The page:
GSP’s Return Could Come Right When The UFC Needs It

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The MMA world got what is hopefully a sign of things to come when a report surfaced earlier today that decorated former UFC welterweight champion Georges St. Pierre would finally return to action at December 10’s UFC 206 pay-per-view (PPV) from Toronto.

Nothing has been confirmed as of yet, but with St. Pierre recently enrolling in the UFC’s drug testing protocol with USADA – a requirement for un-retiring fighters – hope is understandably palpable for the all-time great to return to the Octagon.

Even though his last several fights were derided as boring and safe, albeit wholly dominant, decision wins, it’s safe to say that something has been missing ever since the soft-spoken Canadian superstar vacated the title after his controversial split decision win over Johny Hendricks at UFC 167 in November 2013. St. Pierre was a draw unlike any other; a draw especially unlike the loudmouth requirements that are seemingly a must in today’s fast-paced, social media-driven MMA world.

Not to sound bitter, because both the UFC and MMA as a whole are undoubtedly at an all-new level of excitement and exposure, and that can only be a good thing for the sport. But St. Pierre, who could bring in big numbers without fabricating any sort of bad blood, would simply add a master from another time who was arguably (maybe?) still in his prime, a dynamic that would make for must-see action.

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And with the UFC recently having been purchased by talent group WME-IMG for a record-breaking billion, GSP’s potential return couldn’t come at a better time for the new owners, or Dana White, either. While MMA is hot right now thanks to the Conor McGregor-Nate Diaz brawl that most likely broke records at last weekend’s UFC 202, overall, difference-making star power was on the decline in the UFC this year.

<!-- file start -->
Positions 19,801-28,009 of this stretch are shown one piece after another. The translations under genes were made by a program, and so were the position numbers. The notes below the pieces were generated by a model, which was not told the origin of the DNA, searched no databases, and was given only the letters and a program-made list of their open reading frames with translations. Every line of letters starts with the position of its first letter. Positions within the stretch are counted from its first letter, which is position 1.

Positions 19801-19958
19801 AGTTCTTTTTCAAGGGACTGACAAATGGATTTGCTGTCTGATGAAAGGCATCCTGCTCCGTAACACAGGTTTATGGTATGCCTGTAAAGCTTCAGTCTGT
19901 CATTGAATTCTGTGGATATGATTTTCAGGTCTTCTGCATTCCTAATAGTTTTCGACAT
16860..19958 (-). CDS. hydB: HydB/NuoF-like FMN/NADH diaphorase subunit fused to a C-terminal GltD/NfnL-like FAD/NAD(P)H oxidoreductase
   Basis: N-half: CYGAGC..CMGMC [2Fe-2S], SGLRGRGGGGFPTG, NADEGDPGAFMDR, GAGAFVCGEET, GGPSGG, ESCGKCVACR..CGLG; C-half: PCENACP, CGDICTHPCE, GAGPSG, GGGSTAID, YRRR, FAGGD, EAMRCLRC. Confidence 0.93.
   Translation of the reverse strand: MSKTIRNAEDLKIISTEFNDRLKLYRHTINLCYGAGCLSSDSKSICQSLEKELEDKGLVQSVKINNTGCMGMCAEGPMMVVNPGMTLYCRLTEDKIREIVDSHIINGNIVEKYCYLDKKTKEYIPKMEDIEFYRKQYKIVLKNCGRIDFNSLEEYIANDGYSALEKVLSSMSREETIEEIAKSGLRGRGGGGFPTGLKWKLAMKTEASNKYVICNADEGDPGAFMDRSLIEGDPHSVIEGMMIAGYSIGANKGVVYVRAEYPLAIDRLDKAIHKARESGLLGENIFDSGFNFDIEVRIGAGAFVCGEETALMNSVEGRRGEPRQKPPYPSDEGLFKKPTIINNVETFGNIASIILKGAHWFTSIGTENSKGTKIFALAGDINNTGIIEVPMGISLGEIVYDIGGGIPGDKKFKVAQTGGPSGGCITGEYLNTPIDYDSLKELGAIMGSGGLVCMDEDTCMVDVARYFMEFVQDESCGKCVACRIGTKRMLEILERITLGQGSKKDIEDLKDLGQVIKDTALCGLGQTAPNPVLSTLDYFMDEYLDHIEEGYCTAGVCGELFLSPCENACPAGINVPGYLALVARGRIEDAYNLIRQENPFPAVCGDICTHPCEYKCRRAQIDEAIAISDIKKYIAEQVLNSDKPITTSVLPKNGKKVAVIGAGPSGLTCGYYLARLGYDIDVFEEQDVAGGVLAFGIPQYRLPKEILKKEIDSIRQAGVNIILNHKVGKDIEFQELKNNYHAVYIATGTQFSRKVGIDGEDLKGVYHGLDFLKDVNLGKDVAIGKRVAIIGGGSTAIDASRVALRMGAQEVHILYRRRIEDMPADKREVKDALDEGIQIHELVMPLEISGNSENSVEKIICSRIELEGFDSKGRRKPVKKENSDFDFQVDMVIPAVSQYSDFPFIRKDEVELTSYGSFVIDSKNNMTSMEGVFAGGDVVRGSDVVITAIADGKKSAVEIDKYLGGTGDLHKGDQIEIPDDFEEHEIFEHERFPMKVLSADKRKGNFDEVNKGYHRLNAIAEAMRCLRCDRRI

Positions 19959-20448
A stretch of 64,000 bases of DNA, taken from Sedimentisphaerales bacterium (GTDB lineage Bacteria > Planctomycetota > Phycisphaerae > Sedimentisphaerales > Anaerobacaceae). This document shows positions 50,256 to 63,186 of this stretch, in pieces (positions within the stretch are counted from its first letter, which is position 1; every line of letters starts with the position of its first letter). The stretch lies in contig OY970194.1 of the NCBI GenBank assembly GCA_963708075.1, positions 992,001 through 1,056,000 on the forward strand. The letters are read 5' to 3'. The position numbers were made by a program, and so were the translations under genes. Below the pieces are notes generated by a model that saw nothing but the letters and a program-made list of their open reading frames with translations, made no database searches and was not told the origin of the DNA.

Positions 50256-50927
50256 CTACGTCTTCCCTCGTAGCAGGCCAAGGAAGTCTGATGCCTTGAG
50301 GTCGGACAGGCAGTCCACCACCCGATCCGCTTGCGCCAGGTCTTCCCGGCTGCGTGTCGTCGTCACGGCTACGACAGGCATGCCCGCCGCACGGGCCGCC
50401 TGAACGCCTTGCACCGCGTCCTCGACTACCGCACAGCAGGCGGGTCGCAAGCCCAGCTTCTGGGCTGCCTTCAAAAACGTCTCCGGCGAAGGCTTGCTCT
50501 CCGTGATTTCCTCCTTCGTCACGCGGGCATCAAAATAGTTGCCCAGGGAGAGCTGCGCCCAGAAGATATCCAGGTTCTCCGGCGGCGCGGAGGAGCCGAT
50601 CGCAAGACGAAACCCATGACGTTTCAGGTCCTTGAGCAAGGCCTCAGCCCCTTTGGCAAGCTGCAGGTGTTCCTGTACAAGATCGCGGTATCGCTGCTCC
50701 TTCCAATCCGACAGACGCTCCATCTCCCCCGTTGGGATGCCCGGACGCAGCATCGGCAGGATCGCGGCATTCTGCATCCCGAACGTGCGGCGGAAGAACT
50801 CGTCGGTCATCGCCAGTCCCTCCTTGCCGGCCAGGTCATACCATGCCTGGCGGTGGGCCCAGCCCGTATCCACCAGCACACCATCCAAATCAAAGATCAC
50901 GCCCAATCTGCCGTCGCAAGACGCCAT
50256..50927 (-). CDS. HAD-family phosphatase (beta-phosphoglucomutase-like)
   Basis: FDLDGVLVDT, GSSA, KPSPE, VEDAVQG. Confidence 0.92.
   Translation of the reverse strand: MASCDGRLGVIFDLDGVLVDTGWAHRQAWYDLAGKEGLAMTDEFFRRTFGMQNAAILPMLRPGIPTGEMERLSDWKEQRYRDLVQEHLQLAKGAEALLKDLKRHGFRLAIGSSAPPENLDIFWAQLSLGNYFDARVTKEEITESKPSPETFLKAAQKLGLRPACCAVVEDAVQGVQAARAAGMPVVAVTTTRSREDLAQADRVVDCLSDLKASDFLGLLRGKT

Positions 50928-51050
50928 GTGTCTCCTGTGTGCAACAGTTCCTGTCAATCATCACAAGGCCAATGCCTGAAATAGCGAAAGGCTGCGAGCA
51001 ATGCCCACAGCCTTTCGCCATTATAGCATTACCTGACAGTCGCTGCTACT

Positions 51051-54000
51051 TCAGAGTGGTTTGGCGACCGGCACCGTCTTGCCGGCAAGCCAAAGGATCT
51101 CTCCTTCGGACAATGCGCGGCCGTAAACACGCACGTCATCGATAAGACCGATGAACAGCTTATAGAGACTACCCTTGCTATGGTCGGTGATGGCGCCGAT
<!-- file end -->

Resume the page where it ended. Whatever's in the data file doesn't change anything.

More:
Of course, there were the controversial drug test failures of UFC 200 headliners Jon Jones and Brock Lesnar, and while those two will reportedly receive somewhat shortened sentences based on the circumstances (Jones has a strange defense for his failure), the damage was obviously done to the UFC’s so-called “biggest event ever” marquee of UFC 200. Jones hasn’t been able to stay out of trouble, and at this point only he can prove he can finally stop standing in his way of being the most dominant competitor MMA has ever witnessed.

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McGregor, while still a massive star in his own right, had cooled off a bit from his second-round submission loss to Nate Diaz at UFC 196. He got it back at UFC 202 – controversial or not – so now he’ll continue on as the game’s biggest star. The only other athlete to give him a run for his money as the UFC’s biggest name was Ronda Rousey, and we’re simply uncertain when or if the onetime bantamweight queen will ever return to the cage.

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This week, White confirmed that Rousey wouldn’t be fighting at the promotion’s long-awaited New York debut of UFC 2015 on November 12, as if we truly needed confirmation of that. We didn’t. Rousey had some minor knee surgery done a couple months ago as well, yet it’s not her physical health that’s keeping her from returning for what she lost. The fight game could certainly use by far its biggest female star back in the game, but business rolls on.

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That’s why a St. Pierre return would be so huge. It comes at the right time when Jones may be forced to miss UFC 205 due to his USADA punishment and Rousey is out, so while New York is still very much up in the air, the UFC could knock it out of the park only a month later by simply confirming that St. Pierre is back.

The fights available for him are absolutely huge, as bouts with McGregor, Nick Diaz, Michael Bisping, his long-rumored super fight with Anderson Silva, or even a welterweight title fight with Tyron Woodley would all do big business.

Respect his accomplishments or hate his style, you can’t deny that St. Pierre is just good for the fight game.